The kaka, bandaged and ready for transfer to Auckland Zoo’s surgical team. Photo Karen Saunders

Fiona and Paul Hailstone were settling in for the evening at their Burrell Road Extension home last Saturday when a loud screech outside got their attention.

As the racket continued they went to investigate and found a kaka in a shrub at the front of their property.

“It dropped out of the hedge and walked across the ground with its wing out” says Paul. Sensing something was wrong, they dropped a net over the trailer it had taken refuge under and called Karen Saunders of Native Bird Rescue (NBR). A neighbour’s cat lingered nearby but is not thought to be the cause of the injury.

When Karen got the call she was enjoying some rare time out from her paid job and volunteer work with NBR. It has been a busy patch for the volunteer team with 22 birds admitted since 1 July compared to 80 for the whole year to 30 June.

“We were full up but how can you say no to an injured kaka? They are rare and there is the risk of bites for others who might handle the bird. They have very sharp beaks that can cut to the bone.”

By 8.30pm Karen’s night off had been transformed into a dash to catch the injured native parrot in Oneroa and then take it to veterinarian Bryan Gartrell at Orapiu for examination. A broken wing was almost certain but an x-ray was needed to confirm it. Pain relief was given and a dressing applied.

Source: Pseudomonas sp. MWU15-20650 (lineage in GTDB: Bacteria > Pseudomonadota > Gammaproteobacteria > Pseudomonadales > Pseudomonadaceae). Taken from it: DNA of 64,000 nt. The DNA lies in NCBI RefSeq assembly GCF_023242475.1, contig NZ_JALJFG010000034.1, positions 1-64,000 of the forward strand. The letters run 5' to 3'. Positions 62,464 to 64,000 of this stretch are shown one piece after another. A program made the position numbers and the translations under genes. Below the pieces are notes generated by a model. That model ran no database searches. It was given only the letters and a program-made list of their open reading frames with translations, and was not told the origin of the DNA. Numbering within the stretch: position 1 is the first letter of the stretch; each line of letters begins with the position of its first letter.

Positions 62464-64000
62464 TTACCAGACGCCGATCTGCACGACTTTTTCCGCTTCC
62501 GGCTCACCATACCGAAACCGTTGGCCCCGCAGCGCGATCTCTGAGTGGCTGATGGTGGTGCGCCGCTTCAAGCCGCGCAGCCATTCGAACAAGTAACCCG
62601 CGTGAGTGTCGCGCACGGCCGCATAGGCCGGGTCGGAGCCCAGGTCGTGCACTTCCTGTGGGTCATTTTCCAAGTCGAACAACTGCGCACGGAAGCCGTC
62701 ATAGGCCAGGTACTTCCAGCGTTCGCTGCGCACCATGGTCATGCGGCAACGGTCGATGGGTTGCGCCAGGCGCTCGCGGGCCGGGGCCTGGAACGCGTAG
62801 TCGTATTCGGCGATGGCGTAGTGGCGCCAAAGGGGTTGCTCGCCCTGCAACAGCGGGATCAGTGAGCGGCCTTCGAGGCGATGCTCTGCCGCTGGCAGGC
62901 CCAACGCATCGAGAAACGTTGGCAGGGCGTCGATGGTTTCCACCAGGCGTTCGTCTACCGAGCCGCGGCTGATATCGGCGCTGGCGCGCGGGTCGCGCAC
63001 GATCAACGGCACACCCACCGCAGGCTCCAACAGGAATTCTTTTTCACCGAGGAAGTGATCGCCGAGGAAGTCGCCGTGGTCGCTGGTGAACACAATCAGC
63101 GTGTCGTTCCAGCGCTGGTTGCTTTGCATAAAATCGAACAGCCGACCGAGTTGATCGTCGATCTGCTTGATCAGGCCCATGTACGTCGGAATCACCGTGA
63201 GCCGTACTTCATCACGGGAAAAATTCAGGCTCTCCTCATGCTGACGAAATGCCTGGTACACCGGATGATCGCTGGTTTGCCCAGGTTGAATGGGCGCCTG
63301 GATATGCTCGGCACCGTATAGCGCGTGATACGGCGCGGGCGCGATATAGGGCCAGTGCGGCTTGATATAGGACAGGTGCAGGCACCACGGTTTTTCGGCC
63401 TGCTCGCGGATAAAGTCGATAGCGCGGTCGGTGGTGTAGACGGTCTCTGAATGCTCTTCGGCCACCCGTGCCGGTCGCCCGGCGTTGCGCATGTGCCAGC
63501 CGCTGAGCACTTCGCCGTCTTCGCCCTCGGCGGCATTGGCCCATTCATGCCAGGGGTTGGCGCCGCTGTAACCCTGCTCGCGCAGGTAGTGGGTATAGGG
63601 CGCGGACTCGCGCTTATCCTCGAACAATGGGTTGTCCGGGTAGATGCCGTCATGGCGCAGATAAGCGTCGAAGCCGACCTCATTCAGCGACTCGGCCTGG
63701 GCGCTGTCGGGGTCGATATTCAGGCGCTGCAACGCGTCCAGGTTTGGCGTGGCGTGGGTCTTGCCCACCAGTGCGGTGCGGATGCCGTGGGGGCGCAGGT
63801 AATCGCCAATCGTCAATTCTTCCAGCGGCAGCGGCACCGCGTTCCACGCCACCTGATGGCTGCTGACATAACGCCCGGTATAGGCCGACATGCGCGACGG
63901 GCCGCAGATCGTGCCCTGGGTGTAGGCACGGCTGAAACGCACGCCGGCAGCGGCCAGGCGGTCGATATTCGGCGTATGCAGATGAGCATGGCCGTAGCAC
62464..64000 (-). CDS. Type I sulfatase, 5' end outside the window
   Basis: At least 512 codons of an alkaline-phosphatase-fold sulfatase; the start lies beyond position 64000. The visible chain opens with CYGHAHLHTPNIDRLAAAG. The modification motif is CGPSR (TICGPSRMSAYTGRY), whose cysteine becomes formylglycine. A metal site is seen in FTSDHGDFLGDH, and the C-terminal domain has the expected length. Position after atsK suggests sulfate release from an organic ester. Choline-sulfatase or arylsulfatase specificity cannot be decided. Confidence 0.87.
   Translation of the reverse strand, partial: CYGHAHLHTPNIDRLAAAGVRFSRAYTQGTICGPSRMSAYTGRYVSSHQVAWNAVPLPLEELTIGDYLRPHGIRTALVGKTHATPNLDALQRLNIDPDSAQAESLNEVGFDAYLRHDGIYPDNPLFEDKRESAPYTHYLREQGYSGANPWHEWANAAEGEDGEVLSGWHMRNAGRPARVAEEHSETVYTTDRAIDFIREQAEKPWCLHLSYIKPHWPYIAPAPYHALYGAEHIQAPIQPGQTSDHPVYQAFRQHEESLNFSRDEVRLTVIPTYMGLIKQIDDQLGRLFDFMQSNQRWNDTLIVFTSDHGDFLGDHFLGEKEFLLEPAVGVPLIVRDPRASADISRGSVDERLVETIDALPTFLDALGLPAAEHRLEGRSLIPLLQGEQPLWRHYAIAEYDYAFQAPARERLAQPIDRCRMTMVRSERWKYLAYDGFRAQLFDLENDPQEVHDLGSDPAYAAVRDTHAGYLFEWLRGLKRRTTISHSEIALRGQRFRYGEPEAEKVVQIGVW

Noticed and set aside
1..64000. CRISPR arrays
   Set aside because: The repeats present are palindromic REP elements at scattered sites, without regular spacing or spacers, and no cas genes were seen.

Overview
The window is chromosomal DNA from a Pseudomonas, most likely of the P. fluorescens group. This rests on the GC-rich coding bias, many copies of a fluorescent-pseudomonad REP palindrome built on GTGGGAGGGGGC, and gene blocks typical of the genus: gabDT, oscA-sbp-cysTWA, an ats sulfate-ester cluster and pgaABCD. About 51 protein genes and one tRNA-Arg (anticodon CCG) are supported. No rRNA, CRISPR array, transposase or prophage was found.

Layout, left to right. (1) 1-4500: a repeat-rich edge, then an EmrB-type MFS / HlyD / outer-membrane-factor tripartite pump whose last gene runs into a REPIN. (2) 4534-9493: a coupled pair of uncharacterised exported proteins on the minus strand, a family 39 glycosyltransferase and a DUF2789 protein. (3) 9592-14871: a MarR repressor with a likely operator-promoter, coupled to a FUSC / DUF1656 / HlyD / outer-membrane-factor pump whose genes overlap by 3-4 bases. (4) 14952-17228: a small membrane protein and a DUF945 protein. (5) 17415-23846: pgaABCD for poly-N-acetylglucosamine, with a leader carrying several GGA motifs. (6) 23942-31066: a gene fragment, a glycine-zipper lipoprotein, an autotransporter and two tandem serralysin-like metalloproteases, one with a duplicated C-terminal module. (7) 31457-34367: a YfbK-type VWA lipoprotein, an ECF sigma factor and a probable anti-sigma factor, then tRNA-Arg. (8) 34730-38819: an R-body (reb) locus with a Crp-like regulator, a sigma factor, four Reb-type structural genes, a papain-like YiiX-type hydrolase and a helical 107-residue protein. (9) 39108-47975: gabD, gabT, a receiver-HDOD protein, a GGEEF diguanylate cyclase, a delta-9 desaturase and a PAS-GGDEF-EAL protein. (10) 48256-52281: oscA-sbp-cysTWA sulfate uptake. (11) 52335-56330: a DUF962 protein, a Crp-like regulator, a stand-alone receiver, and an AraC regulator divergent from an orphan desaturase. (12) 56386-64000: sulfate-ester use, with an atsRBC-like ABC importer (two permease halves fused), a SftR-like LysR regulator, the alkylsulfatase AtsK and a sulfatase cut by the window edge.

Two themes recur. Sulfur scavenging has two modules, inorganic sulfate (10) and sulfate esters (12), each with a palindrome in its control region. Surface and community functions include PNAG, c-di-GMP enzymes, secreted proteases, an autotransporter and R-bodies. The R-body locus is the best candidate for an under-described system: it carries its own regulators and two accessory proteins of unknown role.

The decision was made to take the bird to the surgical team at Auckland Zoo on Sunday morning. Usually such bird transfers are made unaccompanied (with Fullers help) in a cardboard box. But that would be no match for its beak so this time the kaka went with an escort in a shrouded metal cage.

The broken wing was confirmed and the parrot underwent surgery on Tuesday morning at Auckland Zoo. A team of two veterinarians and a nurse operated for over two hours in a complex operation that involved inserting metal pins for a break at the socket.

The pre-surgery assessment was positive – the bird was alert and had good vital signs – but the recovery phase will be critical. All going well after recuperation the kaka will be returned to the island for release back into the wild. • Rob Brennan

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